Some businesses rely heavily on securing key partnerships. While entrepreneurs will often make compelling cases for why the prospective partner will want to get involved, there are often unforeseen reasons why the partner never inks the deal. Key decision makers may be in a political struggle, they could be considering doing the same thing internally, the fight for budget allocations may not have gone in favor of the partnering department and the list goes on.
As a result, a VC will typically try to mitigate its exposure to the risk that the partnership will not be secured by having direct conversations with the potential partner. If they hear the partner say that the deal is going to get done, it is much easier to believe in the prospects of the startup.
If your company is currently in negotiations with the partner you will have to weigh the pros and cons of having the VC speak with them. While the VC call may add a new dynamic to your relationship with the partner, it may also signal to the partner that your startup is close to having deep pockets supporting it, mitigating financial risks. In this case, you have to make a judgment call, which typically boils down to letting the VC speak with your potential partner or waiting to get funding after the partnership deal gets done.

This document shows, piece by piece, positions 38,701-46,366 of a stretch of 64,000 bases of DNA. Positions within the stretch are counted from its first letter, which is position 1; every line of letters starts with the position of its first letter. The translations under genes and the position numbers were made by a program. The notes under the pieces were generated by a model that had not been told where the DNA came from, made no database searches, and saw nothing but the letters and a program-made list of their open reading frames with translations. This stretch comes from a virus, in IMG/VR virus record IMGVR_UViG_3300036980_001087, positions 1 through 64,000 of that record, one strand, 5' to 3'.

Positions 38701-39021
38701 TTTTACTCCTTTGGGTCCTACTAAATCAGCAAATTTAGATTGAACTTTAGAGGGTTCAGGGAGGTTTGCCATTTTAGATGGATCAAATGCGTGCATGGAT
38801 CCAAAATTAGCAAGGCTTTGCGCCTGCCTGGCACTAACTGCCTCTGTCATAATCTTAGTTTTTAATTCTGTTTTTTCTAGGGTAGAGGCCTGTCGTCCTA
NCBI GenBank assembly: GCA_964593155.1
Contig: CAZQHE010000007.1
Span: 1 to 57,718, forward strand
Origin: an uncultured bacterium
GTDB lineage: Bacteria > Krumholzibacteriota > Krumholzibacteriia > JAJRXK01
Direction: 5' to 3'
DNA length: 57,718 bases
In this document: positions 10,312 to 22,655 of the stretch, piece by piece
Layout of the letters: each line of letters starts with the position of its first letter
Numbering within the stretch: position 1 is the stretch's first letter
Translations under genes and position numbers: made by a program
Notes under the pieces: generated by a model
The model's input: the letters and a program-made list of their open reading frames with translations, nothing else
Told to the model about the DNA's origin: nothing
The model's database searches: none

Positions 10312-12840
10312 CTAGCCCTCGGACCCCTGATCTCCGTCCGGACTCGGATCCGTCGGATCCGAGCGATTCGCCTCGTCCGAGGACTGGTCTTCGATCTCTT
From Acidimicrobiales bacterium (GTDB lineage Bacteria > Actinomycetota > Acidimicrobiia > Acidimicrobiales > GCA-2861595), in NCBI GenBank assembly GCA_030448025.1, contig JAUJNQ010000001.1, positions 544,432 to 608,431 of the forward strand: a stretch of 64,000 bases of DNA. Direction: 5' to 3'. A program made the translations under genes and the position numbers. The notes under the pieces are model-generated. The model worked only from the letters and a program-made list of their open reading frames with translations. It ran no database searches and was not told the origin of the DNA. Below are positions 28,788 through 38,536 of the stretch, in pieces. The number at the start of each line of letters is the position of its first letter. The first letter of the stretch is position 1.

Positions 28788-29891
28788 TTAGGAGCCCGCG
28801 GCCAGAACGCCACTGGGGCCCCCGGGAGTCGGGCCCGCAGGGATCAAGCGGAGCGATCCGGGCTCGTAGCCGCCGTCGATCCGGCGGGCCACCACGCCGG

If you have not yet initiated conversations with your potential partner, you can leverage the VC due diligence process to initiate those relationships. Most good VCs have a deep rolodex and can usually find a way to get in touch with the person who would consider doing that deal with you. Not only can they make the introduction, but also they can give your company significant credibility when they are first introduced to the potential partner. When the potential partner receives a call from a respected VC who says, “We are looking at an interesting startup right now that could present a partnership opportunity for you. Would you mind having a conversation with them? We would love to hear your perspective on what they are doing.” If a serious investor is interested in your company the potential partner will likely give conversations with your firm more weight.
As a result, if your strategy depends on securing one or more key partnerships be prepared to facilitate the conversations that are required to give the investor comfort. And, if you have yet to connect with the partner you may want to leverage the due diligence process to help get the deal done.